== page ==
The recording of ethnicity data on death certificates in England is set to become mandatory in a bid to tackle health disparities of Covid-19.

The government’s quarterly report on progress to address Covid-19 health inequalities addresses a number of ways data can be used to better understand why patients from minority ethnic backgrounds are at greater risk from the virus.

Under the recommendations from the Race Disparity Unit (RDU) healthcare professionals would be required to ask patients their ethnicity, which would be transferred to a new digitised cause of death certificate.

That data would then be used to inform Office of National Statistics (ONS) mortality figures.

“The recording of ethnicity as part of the death certification process should become mandatory, as this is the only way of establishing a complete picture of the impact of the virus on ethnic minorities,” the report recommends

“Work is underway across government to develop a solution, taking into account legal, digital and methodological processes, and this must be given sufficient priority.”

A number of data collection processes have been undertaken improve datasets, including the ONS increasing the sample size and monitoring the response rate of the Covid-19 Infection Survey to “ensure the sample of different community population groups is representative”.

Public Health England has added ethnicity to the NHS Test and Trace web-tool, which also includes information on age, sex, postcode and occupation.

Equalities minister Kemi Badenoch said the mandatory recording of ethnicity data in the death certification process “must be a priority for the coming months”.

“It is absolutely imperative that we understand the key drivers of the disparities and the relationships between the different risk factors. That way we can ensure that our response is evidence-driven and targeted appropriately,” she said in a letter to the prime minister health secretary.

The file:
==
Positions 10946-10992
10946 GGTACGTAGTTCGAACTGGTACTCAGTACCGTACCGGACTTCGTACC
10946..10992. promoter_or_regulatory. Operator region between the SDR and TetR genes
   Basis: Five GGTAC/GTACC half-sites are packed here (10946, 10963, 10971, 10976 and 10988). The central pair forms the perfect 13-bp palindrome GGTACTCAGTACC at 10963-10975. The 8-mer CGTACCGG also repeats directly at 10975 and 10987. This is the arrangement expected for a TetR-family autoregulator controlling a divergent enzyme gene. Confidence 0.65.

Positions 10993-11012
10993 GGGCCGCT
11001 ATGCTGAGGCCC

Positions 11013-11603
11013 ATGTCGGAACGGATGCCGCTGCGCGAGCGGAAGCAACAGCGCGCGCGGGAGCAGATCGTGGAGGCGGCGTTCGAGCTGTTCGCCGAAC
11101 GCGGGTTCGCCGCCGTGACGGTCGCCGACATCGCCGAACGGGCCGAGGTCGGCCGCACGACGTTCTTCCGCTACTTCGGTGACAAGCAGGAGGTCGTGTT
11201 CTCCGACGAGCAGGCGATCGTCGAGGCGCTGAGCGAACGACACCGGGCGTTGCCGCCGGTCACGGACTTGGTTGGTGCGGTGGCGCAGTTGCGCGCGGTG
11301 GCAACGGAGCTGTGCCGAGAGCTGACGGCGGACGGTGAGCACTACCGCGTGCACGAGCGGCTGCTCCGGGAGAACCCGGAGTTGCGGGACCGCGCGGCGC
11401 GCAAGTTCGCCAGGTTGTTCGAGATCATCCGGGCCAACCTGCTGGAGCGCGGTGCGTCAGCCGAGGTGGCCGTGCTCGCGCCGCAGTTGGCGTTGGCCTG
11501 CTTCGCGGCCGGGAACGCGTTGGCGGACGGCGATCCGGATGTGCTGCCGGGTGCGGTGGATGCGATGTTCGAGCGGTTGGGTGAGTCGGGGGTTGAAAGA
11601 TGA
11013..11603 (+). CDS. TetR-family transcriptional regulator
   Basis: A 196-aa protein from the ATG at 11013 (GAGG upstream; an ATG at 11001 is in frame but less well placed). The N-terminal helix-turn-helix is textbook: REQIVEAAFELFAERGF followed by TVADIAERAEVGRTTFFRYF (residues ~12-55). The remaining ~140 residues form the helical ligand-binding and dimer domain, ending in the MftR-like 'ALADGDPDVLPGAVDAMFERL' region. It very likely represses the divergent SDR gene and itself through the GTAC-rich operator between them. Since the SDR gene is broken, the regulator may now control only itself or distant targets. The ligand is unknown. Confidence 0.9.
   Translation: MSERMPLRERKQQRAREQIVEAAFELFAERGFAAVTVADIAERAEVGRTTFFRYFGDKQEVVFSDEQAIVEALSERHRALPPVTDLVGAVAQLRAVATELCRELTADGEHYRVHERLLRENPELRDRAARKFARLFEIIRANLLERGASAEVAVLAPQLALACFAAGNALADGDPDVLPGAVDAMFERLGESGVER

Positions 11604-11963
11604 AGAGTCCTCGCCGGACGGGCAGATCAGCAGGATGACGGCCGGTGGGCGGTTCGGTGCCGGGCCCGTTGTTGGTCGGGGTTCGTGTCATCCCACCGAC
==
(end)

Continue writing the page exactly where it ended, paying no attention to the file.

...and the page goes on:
The Shuri Network, established to support BAME women in digital health, previously warned the problem cannot be passed between departments as a “hot potato too difficult to confront”.

Health inequalities

The RDU’s recommendations follow Public Health England’s June report that called for the collection and recording of ethnicity data related to Covid-19 to be mandated.

The report, Beyond the data: Understanding the impact of Covid-19 on BAME groups, concluded better data was needed “to deepen our understanding of the wider socio-economic determinants, improve data recording of faith and ethnicity and greater use of community participatory research”.

It found black, Asian and minority ethnic (BAME) people were twice as likely to die from Covid-19.

People of Bangladeshi ethnicity were most at risk with around twice the risk of death compared to white British people. Other BAME groups were also disproportionately affected, with people of Chinese, Indian, Pakistani, other Asian, Caribbean and other black ethnicity having a 10-50% higher risk of death from the virus compared to white British people.

A multitude of reports have highlighted the increased risk to BAME communities during the pandemic, including an Institute of Fiscal Studies report in May which found Covid-19 hospital deaths were three times higher among the black Caribbean population.

Policy thinktank IPPR and race equality think tank Runnymede Trust estimate an extra more than 58,000 additional deaths from Covid-19 could have occurred in England and Wales if white populations experienced the same risks as black populations.